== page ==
11. 11. © Lacuna Innovation Ltd. 2019 TRENDS SHAPING THE RETAIL LANDSCAPE IN 2019 PAGE 11 DIY store Lowes introduced a retail service robot on its shop floor in San Francisco. Its ‘LOWEBOT’ is a multilingual, stock- assisting droid that greets customers at the door and answers simple questions, freeing employees’ time for other tasks. LoweBot also assists with real-time inventory monitoring, improving operational efficiency and improving customer satisfaction by removing ‘out of stock’ situations. AMAZONGO outlets automatically detect which products are taken from or returned to the shelves, tracking all the products in a virtual cart. When customers have finished shopping, they can simply leave the store. Later, their Amazon account is charged and they are sent a receipt for their purchases. This seamless shopping solution removes the need to wait in queues, making shopping experiences painless and efficient. Alibaba rival JD.COMhas opened its own high-tech supermarket in Beijing. 7Fresh, first opened in 2018, uses technology to deliver a convenient shopping experience. Its smart shopping carts follow customers around the store, allowing them to keep their hands free. The stores also include ‘magic mirrors’ that sense when an item is picked up and then displays information about it. Amazon’s ‘cobots’ have reduced its operating expenses by 20% and adding them to newly opened warehouses saves as much as $22 million in fulfilment costs per year, per centre. The retail automation market is expected to be worth more than $18.9 billion by 2023. 85% of customer service will be powered by chatbots by 2020.
  12. 12. © Lacuna Innovation Ltd. 2019 TRENDS SHAPING THE RETAIL LANDSCAPE IN 2019 PAGE 12 POP-UP RETAIL Ephemeral retail offers a versatile entry point into new markets. The influence of social media and shift of consumer attention from ‘ownership’ to ‘experience’ has significantly impacted how brands market and sell their products. One way brands are successfully responding to these changes is through the use of a pop-up retail format. A pop-up shop is a temporary retail space where brands — often those without a physical presence — can interact with current customers and communicate their message to potential new ones. Pop- up stores also serve as a means for online retailers to allow consumers to touch and trial products. Pop-ups can look like regular stores, but many brands use them to create unique, engaging physical shopping experiences that invite shoppers to take and share photographs, capitalising on the growing consumer desire to find and share unique experiences. Pop-ups offer versatility in that they can be set up anywhere, outdoors, in busy thoroughfares, even inside other stores. Pop-ups are actively being embraced by a wide variety of brands, from e-commerce retailers looking to establish a physical presence, to traditional retailers testing new markets or aiming to generate buzz and drive online conversions, to established brands like sneaker brands seeking to create hype around limited edition products. How could you gain exposure in new markets through engaging and eye-catching pop-up retail experiences? 6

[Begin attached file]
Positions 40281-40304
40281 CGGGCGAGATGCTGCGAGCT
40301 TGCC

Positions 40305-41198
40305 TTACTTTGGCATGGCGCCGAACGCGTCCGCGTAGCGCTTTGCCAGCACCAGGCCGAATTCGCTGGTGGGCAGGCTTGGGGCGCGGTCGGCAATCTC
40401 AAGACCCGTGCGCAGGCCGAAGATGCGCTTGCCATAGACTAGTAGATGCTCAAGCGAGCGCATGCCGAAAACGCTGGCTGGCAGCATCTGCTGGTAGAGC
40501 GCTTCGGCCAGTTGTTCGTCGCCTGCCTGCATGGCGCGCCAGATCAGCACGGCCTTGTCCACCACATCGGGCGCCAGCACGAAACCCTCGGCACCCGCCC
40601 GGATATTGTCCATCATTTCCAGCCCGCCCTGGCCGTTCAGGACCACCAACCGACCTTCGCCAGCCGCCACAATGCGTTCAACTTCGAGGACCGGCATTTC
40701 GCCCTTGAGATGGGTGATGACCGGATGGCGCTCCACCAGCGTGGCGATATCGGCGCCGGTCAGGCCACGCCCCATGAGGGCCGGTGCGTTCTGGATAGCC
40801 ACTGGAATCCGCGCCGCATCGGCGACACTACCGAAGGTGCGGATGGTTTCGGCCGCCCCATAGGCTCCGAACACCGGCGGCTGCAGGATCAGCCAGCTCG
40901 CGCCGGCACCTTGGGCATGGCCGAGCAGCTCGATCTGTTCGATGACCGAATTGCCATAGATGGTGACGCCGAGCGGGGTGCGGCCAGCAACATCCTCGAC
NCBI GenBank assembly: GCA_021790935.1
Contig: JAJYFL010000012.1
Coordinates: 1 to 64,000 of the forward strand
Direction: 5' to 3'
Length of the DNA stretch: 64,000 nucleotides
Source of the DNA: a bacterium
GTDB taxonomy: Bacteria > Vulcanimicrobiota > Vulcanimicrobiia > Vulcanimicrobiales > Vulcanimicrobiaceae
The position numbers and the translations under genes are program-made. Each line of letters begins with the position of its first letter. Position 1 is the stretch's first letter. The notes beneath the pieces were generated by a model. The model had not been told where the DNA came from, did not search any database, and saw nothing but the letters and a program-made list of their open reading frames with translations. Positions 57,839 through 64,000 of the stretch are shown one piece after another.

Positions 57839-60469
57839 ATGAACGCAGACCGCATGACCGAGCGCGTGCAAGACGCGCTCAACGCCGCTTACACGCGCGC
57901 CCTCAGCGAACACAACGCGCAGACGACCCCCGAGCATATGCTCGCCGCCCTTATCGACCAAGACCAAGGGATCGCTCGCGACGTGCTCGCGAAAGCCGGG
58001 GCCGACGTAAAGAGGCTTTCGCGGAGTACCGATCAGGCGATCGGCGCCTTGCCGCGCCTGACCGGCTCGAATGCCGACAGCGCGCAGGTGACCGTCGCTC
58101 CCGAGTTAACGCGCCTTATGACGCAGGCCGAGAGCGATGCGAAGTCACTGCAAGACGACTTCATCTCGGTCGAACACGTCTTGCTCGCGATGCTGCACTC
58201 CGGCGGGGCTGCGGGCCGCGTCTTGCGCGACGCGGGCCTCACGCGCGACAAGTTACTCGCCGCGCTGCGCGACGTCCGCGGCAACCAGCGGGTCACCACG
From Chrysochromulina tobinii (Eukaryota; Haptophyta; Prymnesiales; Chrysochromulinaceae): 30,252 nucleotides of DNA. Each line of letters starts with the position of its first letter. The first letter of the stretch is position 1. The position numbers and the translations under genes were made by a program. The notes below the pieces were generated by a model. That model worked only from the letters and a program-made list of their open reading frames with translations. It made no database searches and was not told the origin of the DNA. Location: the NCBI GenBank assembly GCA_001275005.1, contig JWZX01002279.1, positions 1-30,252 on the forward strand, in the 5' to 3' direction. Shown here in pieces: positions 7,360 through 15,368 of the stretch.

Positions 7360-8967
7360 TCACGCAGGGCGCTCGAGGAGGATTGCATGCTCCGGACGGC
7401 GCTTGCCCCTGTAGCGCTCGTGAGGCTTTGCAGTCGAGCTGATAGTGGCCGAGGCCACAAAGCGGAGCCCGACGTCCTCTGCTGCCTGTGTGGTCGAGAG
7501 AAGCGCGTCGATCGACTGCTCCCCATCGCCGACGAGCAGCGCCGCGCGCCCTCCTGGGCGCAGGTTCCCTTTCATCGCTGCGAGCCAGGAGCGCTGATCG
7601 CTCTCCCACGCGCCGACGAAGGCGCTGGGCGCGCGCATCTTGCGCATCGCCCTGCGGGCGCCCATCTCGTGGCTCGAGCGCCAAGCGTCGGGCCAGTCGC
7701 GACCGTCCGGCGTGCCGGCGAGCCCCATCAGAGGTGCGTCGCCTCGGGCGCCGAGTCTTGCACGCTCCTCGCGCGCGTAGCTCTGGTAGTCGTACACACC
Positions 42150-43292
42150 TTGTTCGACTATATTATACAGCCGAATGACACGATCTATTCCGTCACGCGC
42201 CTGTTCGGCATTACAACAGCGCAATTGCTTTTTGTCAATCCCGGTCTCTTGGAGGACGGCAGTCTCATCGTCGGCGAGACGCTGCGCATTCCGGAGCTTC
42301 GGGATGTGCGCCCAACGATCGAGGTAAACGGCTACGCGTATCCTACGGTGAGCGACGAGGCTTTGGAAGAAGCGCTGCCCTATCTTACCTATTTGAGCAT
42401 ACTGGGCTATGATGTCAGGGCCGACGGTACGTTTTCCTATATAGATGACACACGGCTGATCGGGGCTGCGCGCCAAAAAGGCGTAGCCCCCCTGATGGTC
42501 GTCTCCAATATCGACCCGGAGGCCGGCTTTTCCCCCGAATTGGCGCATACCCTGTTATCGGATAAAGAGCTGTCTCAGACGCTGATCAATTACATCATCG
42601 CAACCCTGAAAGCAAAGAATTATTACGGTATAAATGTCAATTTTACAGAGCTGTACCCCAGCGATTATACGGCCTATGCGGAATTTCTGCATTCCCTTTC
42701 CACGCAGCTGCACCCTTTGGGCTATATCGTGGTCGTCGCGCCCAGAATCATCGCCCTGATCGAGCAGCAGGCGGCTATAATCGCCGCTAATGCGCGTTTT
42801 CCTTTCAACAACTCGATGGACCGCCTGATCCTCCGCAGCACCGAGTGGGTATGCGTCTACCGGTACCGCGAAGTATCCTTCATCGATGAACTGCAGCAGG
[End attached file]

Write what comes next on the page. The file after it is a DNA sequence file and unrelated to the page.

13. 13. © Lacuna Innovation Ltd. 2019 TRENDS SHAPING THE RETAIL LANDSCAPE IN 2019 PAGE 13 In July 2018, DIAGEO installed Spanish-inspired cocktail fountains at bars across the UK to celebrate the launch of Tanqueray’s new orange gin, Flor de Sevilla. The first was at a Manchester eatery called The Anthologist. The opulent fountain provided an indulgent way for consumers to discover the flavours of the new product and the fountain was surrounded by a perfectly curated, highly photogenic orange- themed display, creating the perfect photo-op for consumers to share their novel experience with their friends. In June 2018, luxury accessories brand COACH hosted an interactive summer pop-up experience in New York, with nothing to buy, but everything to experience. The brand called it “an immersive multi-sensory experience” featuring elaborate, surreal sets created in collaboration with designer Simon Costin. Each room offered visitors a different adventure, with themes spanning from mystical forests to ‘classic New York’. A BURGERKING outlet in Helsinki, Finland created a spa within one of its outlets to give customers a novel, authentic local experience. The concept, designed by celebrity designer Teuvo Loman, featured two saunas, showers, dressing rooms and a private lounge, celebrating Finland’s cultural appreciation of saunas as a space for intimate socialising, in a unique initiative to align the international brand with local culture. Launching a pop-up store is approximately 80% less expensive than opening a traditional brick- and-mortar location. The pop-up industry was valued at $50 million in 2018. Top reasons for visiting pop- ups include to find new and unique products (39%), to shop locally (36%) and to benefit from great prices (34%).